Mina Q. Malik, who along with co-counsel Derek Sells is representing the Duroseaus and the others who were at the dinner party, told The Daily Beast that she happened to be in Alabama when the case came into her office.

“I was appalled and disgusted that water hosing and German Shepherds were being used against people of color in New York City in 2022,” said Malik, a candidate in 2019 for Queens District Attorney. “I was in utter disbelief.”

A photo of Rigo Morales and John Legend at the 64th Annual Grammy Awards in April 2022.

Dinner party guest Rigo Morales (left) and singer John Legend pictured at the 2022 Grammy Awards.

Johnny Nunez/Getty

Everyone who attended the party remains “deeply scarred” from the experience, according to Malik, who said the hosts, guests, and caterers “feel degraded and humiliated, and they were made to feel less than human.”

The Duroseaus’ suit claims, among other things, that Rosebrock violated their civil rights under Title 8 of the New York City Administrative Code, alleging he interfered with with their “right… to enjoy the ownership of real property within the City of New York, County of Queens.” The couple have not held a backyard event since the incident, and have essentially become, in Malik’s words, “prisoners in their own home.”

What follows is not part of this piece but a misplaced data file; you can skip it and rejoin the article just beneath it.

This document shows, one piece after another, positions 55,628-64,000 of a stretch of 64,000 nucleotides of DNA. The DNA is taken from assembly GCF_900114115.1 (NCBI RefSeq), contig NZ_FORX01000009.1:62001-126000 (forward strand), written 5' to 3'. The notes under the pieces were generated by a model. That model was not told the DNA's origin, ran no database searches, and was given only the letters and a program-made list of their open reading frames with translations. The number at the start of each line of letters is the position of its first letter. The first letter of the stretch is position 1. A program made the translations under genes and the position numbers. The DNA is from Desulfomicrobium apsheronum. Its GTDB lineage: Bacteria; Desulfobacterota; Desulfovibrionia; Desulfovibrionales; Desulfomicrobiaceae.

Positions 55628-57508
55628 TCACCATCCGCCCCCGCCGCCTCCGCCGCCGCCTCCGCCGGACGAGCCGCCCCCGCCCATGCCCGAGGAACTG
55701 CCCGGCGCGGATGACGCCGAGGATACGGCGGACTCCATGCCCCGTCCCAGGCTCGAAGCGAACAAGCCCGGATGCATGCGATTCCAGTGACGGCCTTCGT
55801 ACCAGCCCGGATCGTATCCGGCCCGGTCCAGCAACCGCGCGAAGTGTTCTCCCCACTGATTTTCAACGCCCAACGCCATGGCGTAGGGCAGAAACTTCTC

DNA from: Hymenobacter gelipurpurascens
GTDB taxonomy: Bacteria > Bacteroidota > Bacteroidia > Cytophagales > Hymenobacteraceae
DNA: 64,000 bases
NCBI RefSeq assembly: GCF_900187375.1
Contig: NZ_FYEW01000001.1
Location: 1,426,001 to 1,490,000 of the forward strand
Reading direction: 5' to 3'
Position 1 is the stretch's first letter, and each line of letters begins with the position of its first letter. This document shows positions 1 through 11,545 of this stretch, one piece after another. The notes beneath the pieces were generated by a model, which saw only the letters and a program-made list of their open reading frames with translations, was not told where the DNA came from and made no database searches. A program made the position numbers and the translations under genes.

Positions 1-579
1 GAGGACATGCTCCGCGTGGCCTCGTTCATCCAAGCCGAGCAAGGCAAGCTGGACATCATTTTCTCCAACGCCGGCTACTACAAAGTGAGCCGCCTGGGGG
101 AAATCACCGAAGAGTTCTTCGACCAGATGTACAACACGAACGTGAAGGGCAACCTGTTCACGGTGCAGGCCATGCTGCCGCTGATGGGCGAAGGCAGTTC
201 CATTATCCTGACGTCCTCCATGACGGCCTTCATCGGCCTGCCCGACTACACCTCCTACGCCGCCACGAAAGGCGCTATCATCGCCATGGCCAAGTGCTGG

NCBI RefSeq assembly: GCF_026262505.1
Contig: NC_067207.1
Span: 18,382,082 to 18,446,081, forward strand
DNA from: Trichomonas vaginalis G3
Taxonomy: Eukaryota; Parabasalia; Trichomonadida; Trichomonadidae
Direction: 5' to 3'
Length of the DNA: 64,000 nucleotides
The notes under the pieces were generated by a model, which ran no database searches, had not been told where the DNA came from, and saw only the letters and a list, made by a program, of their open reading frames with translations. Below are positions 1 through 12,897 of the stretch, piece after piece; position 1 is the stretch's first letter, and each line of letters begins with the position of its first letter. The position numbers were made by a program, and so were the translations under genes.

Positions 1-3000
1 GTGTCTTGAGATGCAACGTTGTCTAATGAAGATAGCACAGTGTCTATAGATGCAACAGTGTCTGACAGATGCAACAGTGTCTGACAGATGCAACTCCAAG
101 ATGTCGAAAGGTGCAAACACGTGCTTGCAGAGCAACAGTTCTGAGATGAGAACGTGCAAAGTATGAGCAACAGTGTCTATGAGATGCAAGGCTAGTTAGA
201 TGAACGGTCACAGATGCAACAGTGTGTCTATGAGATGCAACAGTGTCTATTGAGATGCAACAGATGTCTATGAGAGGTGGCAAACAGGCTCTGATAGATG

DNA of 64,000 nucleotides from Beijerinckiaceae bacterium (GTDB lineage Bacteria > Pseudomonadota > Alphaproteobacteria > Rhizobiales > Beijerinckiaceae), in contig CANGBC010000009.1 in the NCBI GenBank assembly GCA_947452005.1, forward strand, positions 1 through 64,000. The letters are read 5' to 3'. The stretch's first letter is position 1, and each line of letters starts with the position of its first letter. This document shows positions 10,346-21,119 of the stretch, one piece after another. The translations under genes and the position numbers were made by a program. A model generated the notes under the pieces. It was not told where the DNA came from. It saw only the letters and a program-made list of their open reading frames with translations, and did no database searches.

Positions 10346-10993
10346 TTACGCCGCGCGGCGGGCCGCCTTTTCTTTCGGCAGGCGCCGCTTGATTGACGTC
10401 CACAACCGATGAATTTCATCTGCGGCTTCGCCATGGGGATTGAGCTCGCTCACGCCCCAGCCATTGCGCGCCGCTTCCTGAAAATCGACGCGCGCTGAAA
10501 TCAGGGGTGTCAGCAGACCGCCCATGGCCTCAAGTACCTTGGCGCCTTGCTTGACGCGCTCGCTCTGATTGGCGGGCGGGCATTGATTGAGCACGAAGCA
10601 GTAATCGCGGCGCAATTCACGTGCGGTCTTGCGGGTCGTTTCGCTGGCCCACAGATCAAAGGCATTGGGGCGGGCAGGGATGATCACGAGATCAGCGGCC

Yves and Claude Duroseau, along with all 15 guests, the caterer, and her sous chef, are now demanding Rosebrock fork over undetermined monetary damages for the mental anguish and emotional distress they say he and the dog lady, who is identified in the complaint as “Jane Doe,” caused them.

“Unable to use their property for a peaceful gathering, and humiliated, put into fear, embarrassed and degraded, Plaintiffs seek justice for the assaultive conduct, battery and civil rights violations,” the complaint states.

A picture of Vanessa Cantave, who catered the Duroseaus’ dinner party, on the set of Bravo cooking series Rocco’s Dinner Party.

Vanessa Cantave (second from left), who catered the Duroseaus’ dinner party, won season 11 of Bravo cooking competition Rocco’s Dinner Party.

Andrei Jackamets/NBCU Photo Bank/NBCUniversal via Getty

Rosebrock, a German national, has not yet filed a response to the Duroseaus’ complaint, and his version of events remains absent from the narrative. On Sunday, his attorney, Brandon Gillard, told The Daily Beast that his client’s story will eventually come out in court.

“Mr. Rosebrock denies any of the allegations in the complaint, and rejects any characterization that he is racist, or [that] his actions were racially motivated,” Gillard said.

The surreal turn of events at the Duroseau household began around 9:50 p.m., when dinner ended and the catering crew began to clean up. It was during this period that Jane Doe and her dog appeared in the foyer of the Duroseaus’ home, according to the complaint.